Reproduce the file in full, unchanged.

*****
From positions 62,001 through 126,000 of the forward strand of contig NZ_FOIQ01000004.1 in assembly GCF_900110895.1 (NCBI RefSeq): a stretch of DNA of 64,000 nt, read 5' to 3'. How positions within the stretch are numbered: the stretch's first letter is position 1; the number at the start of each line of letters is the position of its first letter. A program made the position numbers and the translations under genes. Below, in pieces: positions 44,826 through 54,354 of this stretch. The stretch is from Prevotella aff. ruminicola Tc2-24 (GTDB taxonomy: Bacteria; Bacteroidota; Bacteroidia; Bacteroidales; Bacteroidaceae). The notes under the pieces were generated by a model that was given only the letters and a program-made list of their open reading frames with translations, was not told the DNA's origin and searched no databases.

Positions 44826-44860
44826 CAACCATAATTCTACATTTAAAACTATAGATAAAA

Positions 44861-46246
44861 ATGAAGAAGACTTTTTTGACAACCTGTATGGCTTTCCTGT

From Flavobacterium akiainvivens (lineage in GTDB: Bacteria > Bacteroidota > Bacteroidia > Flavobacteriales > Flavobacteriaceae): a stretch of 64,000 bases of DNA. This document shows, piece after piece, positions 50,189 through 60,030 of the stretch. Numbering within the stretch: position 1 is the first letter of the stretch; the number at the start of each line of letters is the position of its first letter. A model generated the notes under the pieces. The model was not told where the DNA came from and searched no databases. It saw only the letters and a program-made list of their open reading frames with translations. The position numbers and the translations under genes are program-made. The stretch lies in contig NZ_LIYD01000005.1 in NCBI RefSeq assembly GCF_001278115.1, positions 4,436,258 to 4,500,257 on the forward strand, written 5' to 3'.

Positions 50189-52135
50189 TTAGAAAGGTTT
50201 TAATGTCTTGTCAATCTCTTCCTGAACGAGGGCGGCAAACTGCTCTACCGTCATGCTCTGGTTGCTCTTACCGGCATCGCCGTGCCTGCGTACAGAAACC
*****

From positions 62,001 through 126,000 of the forward strand of contig NZ_FOIQ01000004.1 in assembly GCF_900110895.1 (NCBI RefSeq): a stretch of DNA of 64,000 nt, read 5' to 3'. How positions within the stretch are numbered: the stretch's first letter is position 1; the number at the start of each line of letters is the position of its first letter. A program made the position numbers and the translations under genes. Below, in pieces: positions 44,826 through 54,354 of this stretch. The stretch is from Prevotella aff. ruminicola Tc2-24 (GTDB taxonomy: Bacteria; Bacteroidota; Bacteroidia; Bacteroidales; Bacteroidaceae). The notes under the pieces were generated by a model that was given only the letters and a program-made list of their open reading frames with translations, was not told the DNA's origin and searched no databases.

Positions 44826-44860
44826 CAACCATAATTCTACATTTAAAACTATAGATAAAA

Positions 44861-46246
44861 ATGAAGAAGACTTTTTTGACAACCTGTATGGCTTTCCTGT

From Flavobacterium akiainvivens (lineage in GTDB: Bacteria > Bacteroidota > Bacteroidia > Flavobacteriales > Flavobacteriaceae): a stretch of 64,000 bases of DNA. This document shows, piece after piece, positions 50,189 through 60,030 of the stretch. Numbering within the stretch: position 1 is the first letter of the stretch; the number at the start of each line of letters is the position of its first letter. A model generated the notes under the pieces. The model was not told where the DNA came from and searched no databases. It saw only the letters and a program-made list of their open reading frames with translations. The position numbers and the translations under genes are program-made. The stretch lies in contig NZ_LIYD01000005.1 in NCBI RefSeq assembly GCF_001278115.1, positions 4,436,258 to 4,500,257 on the forward strand, written 5' to 3'.

Positions 50189-52135
50189 TTAGAAAGGTTT
50201 TAATGTCTTGTCAATCTCTTCCTGAACGAGGGCGGCAAACTGCTCTACCGTCATGCTCTGGTTGCTCTTACCGGCATCGCCGTGCCTGCGTACAGAAACC